5E Dungeons & Dragons is all about challenges and rewards.
Challenging the characters with monsters, traps, puzzles, intricate roleplaying encounters, and epic boss battles, and then dishing out awesome rewards when they overcome those challenges.
As a DM, I love to see my players’ faces light up with excitement when they receive awesome loot – it’s one of the biggest joys of playing 5E D&D! Too often, however, rewards fall flat, create imbalances, or become repetitive or oversaturated.
In this article, we’ll discuss how to reward the player characters and what rewards to give your PCs in 5E!
General Tips for Rewarding PCs
Before we dive into specific rewards, there are some quick tips it pays to keep in mind when rewarding the PCs in your 5E D&D game.
Probably the most important thing you should do is start slow.
While giving out cool rewards feels awesome, giving too much too soon will end up working against you. Either you’ll feel forced to give out bigger and better rewards each session, which can have drastic consequences for your game, or you’ll leave the players disappointed when you suddenly reign in your generosity.
You need to treat your players like children and try not to spoil them! Start with small rewards and gradually – very slowly – build up to better and more significant rewards, so they’ll keep their excitement, and you can keep your game balanced!
You also need to be aware of when you reward the player characters.
Significant rewards, such as big piles of gold or magical loot, should always give the players a sense of accomplishment – which means they should be given out after significant challenges. A pile of gold just lying around in the middle of an empty dungeon is going to feel like charity – and while the players may not complain about that, they’ll also not feel that they actually earned it.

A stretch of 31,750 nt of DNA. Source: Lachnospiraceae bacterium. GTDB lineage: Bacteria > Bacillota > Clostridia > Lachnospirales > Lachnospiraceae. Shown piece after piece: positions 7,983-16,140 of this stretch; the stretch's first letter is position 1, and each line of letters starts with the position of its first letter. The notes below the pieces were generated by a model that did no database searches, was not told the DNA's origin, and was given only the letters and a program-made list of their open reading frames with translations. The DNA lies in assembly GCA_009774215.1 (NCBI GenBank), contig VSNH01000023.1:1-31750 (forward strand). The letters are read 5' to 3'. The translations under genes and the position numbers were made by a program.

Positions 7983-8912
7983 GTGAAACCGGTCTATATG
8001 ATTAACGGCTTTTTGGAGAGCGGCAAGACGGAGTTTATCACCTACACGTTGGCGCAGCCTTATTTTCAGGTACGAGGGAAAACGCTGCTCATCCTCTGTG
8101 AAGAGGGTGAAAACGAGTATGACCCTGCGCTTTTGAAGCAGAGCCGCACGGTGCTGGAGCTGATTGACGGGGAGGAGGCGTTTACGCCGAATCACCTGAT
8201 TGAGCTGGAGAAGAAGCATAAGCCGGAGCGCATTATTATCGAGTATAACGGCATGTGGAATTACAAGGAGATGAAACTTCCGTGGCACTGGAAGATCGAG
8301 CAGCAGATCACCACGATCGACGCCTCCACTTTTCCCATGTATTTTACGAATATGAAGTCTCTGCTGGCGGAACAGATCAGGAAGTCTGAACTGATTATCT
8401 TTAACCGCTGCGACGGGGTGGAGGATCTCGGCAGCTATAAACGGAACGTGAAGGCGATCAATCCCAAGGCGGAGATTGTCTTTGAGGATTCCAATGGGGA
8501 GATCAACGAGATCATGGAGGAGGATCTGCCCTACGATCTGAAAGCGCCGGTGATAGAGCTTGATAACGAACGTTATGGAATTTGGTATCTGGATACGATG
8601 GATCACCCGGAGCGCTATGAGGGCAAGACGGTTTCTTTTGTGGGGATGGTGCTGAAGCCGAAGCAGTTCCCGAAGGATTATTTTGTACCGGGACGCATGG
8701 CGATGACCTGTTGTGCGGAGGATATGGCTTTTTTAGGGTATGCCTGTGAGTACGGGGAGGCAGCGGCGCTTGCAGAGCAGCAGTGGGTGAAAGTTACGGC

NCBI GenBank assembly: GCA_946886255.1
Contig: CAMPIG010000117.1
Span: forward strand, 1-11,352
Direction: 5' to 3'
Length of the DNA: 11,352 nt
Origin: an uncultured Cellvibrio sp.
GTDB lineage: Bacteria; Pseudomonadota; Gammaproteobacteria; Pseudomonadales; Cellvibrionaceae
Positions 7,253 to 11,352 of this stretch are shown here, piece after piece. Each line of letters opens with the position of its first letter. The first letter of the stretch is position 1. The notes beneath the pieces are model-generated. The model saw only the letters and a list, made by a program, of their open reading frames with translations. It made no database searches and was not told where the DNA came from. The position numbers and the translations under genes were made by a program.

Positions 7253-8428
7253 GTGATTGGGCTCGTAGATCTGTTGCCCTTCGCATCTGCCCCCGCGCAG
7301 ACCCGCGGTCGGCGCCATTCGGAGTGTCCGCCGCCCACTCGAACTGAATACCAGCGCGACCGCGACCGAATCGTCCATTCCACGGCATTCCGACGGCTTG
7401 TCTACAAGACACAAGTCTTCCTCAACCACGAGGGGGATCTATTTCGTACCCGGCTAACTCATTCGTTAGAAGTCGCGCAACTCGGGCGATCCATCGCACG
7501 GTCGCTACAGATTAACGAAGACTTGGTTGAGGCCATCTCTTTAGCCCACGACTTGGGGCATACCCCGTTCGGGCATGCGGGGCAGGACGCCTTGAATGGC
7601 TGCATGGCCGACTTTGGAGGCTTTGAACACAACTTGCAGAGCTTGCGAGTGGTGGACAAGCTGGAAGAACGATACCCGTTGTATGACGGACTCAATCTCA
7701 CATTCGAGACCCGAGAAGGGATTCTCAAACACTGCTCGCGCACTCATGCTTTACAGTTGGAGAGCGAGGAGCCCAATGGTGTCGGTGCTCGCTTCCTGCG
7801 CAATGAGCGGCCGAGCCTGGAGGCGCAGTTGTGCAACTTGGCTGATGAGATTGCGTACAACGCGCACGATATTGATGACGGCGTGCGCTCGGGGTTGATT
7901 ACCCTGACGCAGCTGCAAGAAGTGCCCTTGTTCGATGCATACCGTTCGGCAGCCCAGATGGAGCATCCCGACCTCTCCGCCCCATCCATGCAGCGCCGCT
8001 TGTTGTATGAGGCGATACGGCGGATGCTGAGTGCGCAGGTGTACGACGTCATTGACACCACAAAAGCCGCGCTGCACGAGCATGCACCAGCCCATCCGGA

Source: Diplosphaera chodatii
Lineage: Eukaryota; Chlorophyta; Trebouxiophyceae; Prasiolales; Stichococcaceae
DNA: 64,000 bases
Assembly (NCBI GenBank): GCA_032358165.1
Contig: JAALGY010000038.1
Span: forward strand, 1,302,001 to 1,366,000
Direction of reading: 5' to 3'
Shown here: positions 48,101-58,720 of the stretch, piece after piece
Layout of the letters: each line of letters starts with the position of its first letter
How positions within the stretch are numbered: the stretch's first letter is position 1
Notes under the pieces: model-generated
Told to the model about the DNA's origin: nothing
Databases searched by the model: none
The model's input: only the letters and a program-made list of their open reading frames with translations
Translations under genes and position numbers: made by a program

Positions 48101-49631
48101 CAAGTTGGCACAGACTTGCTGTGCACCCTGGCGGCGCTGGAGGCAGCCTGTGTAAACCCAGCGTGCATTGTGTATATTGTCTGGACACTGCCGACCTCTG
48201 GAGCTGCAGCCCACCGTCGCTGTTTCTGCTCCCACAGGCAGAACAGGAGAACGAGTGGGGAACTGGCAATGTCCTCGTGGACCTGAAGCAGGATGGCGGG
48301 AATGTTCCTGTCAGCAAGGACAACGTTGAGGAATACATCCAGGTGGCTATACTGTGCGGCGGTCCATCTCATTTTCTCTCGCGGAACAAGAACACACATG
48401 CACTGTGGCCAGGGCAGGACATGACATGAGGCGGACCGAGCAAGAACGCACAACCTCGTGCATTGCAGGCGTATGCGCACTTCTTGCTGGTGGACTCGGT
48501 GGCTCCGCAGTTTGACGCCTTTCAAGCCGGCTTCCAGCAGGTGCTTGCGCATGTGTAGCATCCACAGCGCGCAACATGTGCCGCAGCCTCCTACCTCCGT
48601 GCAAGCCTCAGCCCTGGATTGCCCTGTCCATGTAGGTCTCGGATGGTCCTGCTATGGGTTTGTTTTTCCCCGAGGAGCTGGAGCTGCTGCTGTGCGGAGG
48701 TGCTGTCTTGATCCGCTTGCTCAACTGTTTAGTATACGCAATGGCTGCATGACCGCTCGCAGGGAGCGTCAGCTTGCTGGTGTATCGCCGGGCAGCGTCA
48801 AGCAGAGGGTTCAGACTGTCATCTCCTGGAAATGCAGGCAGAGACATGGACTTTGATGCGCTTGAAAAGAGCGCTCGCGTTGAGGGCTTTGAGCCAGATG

So if you want to give the players a cool new magic item, make sure it’s in that trapped chest at the end of the dungeon, well-hidden in a secret chamber they’ll have to work hard to find or won’t be bequeathed to them by the Emperor until they’ve performed some awesome, heroic feat!
You also want to make sure that you distribute rewards evenly.
Giving one player a legendary magic item at 2nd level and leaving the rest of the party empty-handed is not going to feel good – and may cause intra-party imbalances and resentment.
It’s okay not to reward all characters evenly all the time, but try to make sure that you’re not giving out rewards that end up with 1-2 players while the rest of the party looks on with envy. If you see that a PC is falling behind, make a note to sneak a reward fitting for that character in the next session!
The Best Rewards for PCs in 5E
With those general tips out of the way, let’s dive into the different rewards you can give your players – and when to use them!
Gold & Other Valuables
The first one is obvious and easy: money! Whether it’s gold pieces, valuable gems, expensive art, or even property, giving cash rewards is easy and unavoidable. And perfectly fine when it comes to getting a few gold pieces out of the dead bandit’s purse or finding valuable antiques in the ancient temple.
The issue with using money as a reward is that there’s typically not much to spend it on in 5E D&D – at least not if you go by the basic rules.
Chapter 5 in the Player’s Handbook provides a variety of equipment PCs can spend cash on, but unless the party is buying a ship or boat, the most expensive equipment in there is the plate armor at 1,500 gp – which will be nice to get, but once you have it, where do you go from there?
Chapter 6 in the Dungeon Master’s Guide gives us some more options for shopping, as we get prices for manors and castles, but once again – if the players aren’t interested in settling down, what then?
It’s an issue we tackled in our book Wanderer’s Guide to Merchants & Magic, which provides more than 20 ready-to-play magic shops where characters can buy magic loot and prices for all the magic items in the basic rules.
If there’s one way to make money as a reward feel better, it’s giving the players access to magic shops, where they can convert their currency to cool, useable items!
Using magic items as a reward is probably most DMs’ go-to, and for good reason. Magic items are a huge part of fantasy TTRPGs, and any player will be excited to put their hands on a fun, awesome magic item.
Fun is a keyword here – when giving out magic items, we want the items they get to actually be fun. For more on that, you can watch the video below or read this article!
The big issue you get with giving out magic items is over-saturation and power-creep. If the campaign runs long enough, you’ll get to a point where the PCs have filled up their three attunement slots, which means you’ll continually have to give them stronger and more powerful magic items to impress them.